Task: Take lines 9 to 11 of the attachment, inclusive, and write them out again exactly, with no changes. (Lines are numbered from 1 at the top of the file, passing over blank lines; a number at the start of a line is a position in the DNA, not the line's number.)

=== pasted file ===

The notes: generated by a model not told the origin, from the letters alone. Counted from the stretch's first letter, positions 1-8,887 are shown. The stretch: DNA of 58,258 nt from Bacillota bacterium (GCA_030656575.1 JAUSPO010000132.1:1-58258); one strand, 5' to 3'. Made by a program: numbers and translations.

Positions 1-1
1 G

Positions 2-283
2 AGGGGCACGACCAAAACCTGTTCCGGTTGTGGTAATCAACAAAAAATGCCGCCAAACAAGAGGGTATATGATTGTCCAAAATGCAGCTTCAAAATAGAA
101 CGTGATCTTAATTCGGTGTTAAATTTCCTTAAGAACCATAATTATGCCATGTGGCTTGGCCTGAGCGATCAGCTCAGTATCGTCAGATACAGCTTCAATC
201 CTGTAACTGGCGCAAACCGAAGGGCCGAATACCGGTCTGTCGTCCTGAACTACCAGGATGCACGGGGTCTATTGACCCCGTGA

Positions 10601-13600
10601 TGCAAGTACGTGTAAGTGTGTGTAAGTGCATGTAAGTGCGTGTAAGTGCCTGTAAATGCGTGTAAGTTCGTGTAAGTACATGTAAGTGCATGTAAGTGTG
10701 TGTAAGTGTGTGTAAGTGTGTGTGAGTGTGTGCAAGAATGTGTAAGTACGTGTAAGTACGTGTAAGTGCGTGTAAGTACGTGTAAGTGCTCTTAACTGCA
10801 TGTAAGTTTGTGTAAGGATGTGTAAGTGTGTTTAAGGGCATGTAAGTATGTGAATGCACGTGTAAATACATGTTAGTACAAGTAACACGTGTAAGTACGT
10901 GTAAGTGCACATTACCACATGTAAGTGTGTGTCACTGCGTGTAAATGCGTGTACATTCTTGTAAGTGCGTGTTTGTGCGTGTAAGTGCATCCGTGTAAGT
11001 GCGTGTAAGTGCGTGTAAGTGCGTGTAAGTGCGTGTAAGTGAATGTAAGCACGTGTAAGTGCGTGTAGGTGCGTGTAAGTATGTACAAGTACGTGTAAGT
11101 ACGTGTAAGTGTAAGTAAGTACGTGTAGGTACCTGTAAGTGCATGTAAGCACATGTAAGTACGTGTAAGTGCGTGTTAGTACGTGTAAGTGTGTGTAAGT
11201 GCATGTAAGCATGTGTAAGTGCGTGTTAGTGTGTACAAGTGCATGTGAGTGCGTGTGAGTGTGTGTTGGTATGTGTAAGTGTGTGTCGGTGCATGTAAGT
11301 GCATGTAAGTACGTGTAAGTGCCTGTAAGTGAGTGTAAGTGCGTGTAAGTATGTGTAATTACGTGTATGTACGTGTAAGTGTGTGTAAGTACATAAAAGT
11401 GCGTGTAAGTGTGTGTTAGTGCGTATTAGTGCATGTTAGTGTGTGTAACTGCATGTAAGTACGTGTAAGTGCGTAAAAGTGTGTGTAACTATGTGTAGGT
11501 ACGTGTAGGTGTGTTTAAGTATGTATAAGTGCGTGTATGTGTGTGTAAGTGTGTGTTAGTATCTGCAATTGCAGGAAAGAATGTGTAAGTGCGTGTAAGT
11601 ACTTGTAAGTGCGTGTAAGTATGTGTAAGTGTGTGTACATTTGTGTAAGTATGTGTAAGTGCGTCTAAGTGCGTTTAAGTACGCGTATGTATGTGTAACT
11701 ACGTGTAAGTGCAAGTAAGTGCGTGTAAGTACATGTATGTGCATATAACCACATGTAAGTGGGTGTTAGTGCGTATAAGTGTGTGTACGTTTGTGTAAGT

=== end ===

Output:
10601 TGCAAGTACGTGTAAGTGTGTGTAAGTGCATGTAAGTGCGTGTAAGTGCCTGTAAATGCGTGTAAGTTCGTGTAAGTACATGTAAGTGCATGTAAGTGTG
10701 TGTAAGTGTGTGTAAGTGTGTGTGAGTGTGTGCAAGAATGTGTAAGTACGTGTAAGTACGTGTAAGTGCGTGTAAGTACGTGTAAGTGCTCTTAACTGCA
10801 TGTAAGTTTGTGTAAGGATGTGTAAGTGTGTTTAAGGGCATGTAAGTATGTGAATGCACGTGTAAATACATGTTAGTACAAGTAACACGTGTAAGTACGT